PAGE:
Datebook | The Reader's Guide Feature | Chicago Reader


Sign up for our newsletters Subscribe



The Stray Show, Thomas Blackman Associates' annual expo of art from alternative galleries and collectives, kicked off last night and runs through Sunday, May 9, at 1418 N. Kingsbury in Chicago. Featuring work from a wide range of emerging artists-and staged to coincide with the Art Chicago takeover of Navy Pier-this year the show also includes film and video programming by the Movieside Film Festival. It's open today and tomorrow from 2 to 10 PM and Sunday from 2 to 7. Tickets are $10; call 312-587-3300 or see

Last year 26-year-old Jason West won the mayoral election in New Paltz, New York, and became the first Green Party mayor in that state. Early this year he made the news again as one of only three mayors across the country to grant marriage licenses to gay couples; he's now facing several misdemeanor charges for performing same-sex marriages. Tonight West comes to town for the rally The Battle for Equal Marriage, where he'll speak alongside former National Organization of Women president Patricia Ireland, veteran lesbian activist Robin Tyler, and the Illinois Green Party's candidate in the recent senatorial election, Scott Summers. It's tonight at 7 at the Preston Bradley Center, 941 W. Lawrence in Chicago, and it's free; call 773-671-7770.

The artists featured in Gently With a Chainsaw are influenced equally by art history and the angst and irony of pop culture, says curator and School of the Art Institute student Lindsey Delahanty. The title of the show comes from the 1989 movie Heathers, minus a crucial vulgarity. Participating artists include Craig Doty, whose photo series "Crying Boys" shows shaggy-haired hipsters in tears, and Meg McCarville, whose installation of more than 300 photos documents her self-mutilating performance work. The show opens tonight with a free reception at 8 at Open End Gallery, 2000 W. Fulton in Chicago, and runs through May 17; call 773-412-7104.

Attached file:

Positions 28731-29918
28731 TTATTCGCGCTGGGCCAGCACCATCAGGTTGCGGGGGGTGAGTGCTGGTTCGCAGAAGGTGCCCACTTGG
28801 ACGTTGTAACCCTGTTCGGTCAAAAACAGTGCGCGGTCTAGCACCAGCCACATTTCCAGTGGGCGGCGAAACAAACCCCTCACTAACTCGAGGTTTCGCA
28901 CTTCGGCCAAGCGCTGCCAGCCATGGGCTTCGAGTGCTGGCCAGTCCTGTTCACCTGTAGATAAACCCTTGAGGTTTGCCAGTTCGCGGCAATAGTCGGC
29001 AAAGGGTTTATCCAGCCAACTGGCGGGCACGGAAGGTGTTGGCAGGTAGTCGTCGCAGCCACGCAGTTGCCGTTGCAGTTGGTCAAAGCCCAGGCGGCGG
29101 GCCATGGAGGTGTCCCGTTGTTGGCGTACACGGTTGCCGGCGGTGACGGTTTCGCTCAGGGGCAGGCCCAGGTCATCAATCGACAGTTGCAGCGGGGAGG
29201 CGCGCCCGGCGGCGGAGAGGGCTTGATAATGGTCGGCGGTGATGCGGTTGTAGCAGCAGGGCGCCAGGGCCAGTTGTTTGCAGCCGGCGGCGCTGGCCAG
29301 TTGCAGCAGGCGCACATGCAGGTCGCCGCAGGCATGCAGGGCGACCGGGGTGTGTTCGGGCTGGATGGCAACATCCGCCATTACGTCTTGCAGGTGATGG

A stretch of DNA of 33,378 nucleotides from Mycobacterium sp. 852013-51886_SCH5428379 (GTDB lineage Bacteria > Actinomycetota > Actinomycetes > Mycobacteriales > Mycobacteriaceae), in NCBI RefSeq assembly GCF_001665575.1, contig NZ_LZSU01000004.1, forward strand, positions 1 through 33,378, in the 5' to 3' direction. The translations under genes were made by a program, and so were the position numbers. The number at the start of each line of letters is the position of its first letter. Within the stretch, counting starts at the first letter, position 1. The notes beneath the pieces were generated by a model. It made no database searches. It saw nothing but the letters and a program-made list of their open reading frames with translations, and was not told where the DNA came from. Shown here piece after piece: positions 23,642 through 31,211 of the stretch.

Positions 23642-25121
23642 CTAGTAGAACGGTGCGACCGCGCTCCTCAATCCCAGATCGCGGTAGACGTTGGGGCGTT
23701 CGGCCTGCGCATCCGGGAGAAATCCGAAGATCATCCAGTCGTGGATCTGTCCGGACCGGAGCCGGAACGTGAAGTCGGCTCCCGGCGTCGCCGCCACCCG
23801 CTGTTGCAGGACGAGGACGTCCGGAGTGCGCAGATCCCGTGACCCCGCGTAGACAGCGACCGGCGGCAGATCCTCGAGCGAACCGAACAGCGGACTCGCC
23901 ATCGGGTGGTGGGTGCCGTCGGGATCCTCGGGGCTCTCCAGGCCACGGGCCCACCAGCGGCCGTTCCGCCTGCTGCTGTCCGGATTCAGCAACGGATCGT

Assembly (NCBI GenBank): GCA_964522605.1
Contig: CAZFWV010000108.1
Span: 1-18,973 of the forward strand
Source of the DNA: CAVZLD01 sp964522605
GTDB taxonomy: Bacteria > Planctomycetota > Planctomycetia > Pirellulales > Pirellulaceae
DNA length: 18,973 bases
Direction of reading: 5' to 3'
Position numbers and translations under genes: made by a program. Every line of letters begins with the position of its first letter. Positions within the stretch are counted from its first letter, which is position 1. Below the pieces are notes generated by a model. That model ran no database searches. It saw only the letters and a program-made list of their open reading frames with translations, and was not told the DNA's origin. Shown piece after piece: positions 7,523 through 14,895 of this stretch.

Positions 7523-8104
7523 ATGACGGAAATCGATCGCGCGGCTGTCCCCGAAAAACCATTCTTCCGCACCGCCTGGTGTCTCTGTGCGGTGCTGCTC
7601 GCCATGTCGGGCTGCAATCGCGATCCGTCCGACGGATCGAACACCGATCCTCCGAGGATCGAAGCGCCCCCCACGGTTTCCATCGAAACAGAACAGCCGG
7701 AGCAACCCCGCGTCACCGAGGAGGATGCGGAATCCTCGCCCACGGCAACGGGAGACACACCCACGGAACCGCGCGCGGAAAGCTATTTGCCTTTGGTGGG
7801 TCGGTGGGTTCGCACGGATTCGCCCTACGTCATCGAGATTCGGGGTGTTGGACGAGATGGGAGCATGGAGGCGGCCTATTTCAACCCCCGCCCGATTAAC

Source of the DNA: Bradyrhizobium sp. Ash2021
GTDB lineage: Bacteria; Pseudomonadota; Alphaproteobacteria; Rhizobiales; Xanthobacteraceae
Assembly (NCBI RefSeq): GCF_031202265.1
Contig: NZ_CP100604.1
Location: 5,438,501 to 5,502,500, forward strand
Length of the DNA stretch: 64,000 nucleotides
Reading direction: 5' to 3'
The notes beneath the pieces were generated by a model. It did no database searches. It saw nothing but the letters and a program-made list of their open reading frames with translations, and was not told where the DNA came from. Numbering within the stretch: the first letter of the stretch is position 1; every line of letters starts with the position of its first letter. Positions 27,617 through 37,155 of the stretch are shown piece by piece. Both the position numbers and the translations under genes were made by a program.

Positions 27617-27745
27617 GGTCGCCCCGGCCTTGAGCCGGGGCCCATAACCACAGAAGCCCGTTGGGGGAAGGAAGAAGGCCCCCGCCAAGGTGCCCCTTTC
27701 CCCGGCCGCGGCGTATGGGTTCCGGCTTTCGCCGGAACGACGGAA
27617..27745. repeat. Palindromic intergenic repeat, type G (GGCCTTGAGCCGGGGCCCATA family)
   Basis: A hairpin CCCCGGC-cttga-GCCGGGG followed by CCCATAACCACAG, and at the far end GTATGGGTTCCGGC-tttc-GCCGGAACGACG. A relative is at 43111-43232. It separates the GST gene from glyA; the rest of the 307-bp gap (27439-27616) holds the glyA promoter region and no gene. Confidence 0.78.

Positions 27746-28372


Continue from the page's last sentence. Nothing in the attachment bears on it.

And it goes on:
Today, would-be organic gardeners can hit the Kilbourn Park Organic Greenhouse Plant Sale, where thousands of vegetable, herb, and houseplant seedlings will be available. The heirloom tomatoes-which this year include the 1923 variety Abraham Lincoln, the fuzzy Garden Peach, and the popular Brandywine-go fast, so get there early if that's what you're after. If you're curious how to ensure that your plants bear fruit or flowers, you can enroll in a $40, four-week organic gardening workshop that starts May 13. The sale runs today and tomorrow from 10 AM to noon at 3501 N. Kilbourn in Chicago. Admission is free; call 773-685-3351 or 773-685-3359 for info or to register for the class.

At today's free Art Chicago panel discussion, Chicago Critics on Chicago Art, six local critics will zero in on area artists they think deserve special attention, including abstract painter Anna Kunz, sculptor Steve Reber, and painter, illustrator, and typographer Joe Baldwin. Organized by Reader contributor Fred Camper, it runs today from 4 to 6 PM in room 203 at the east end of Navy Pier's Festival Hall, 600 E. Grand in Chicago; the artists will be present as well. Call 312-587-3300.


The 2003 movie Playing for Change looks at buskers in LA, New Orleans, and New York who thrive on the freedom of playing whenever and wherever they please. It gets its Chicago premiere today at 5 PM at the Gene Siskel Film Center, 164 N. State. There's another show tomorrow at 8:15; local electronic improvisers MF Chicago will perform outside the theater beforehand. Codirector Jonathan Walls will answer questions after each screening. Tickets are $9; call 312-846-2800 for more.


If you've already signed a big-bucks endorsement contract or landed a hot agent, forget it, but if you're a still-undiscovered suburban singing sensation, you may be eligible for the second annual Aurora Idol Search. Open auditions will be held this week for vocalists between the ages of 16 and 26 who live in Aurora, North Aurora, Naperville, Oswego, Yorkville, Geneva, Batavia, Saint Charles, Montgomery, and Plano. Prepare one minute of a song to perform a cappella or with recorded accompaniment for the judges, Paramount Theatre executive director Diana Martinez and Aurora East drama teacher Arlene Hawks. The 20 finalists will compete in Aurora over the summer for a grand prize of $1,000 and oodles of local exposure; two will be eliminated each week by audiences voting online. Auditions are tonight and tomorrow from 4 to 8 PM at the Paramount Theatre, 8 East Galena Blvd. in Aurora. For more information see or call 630-896-7676.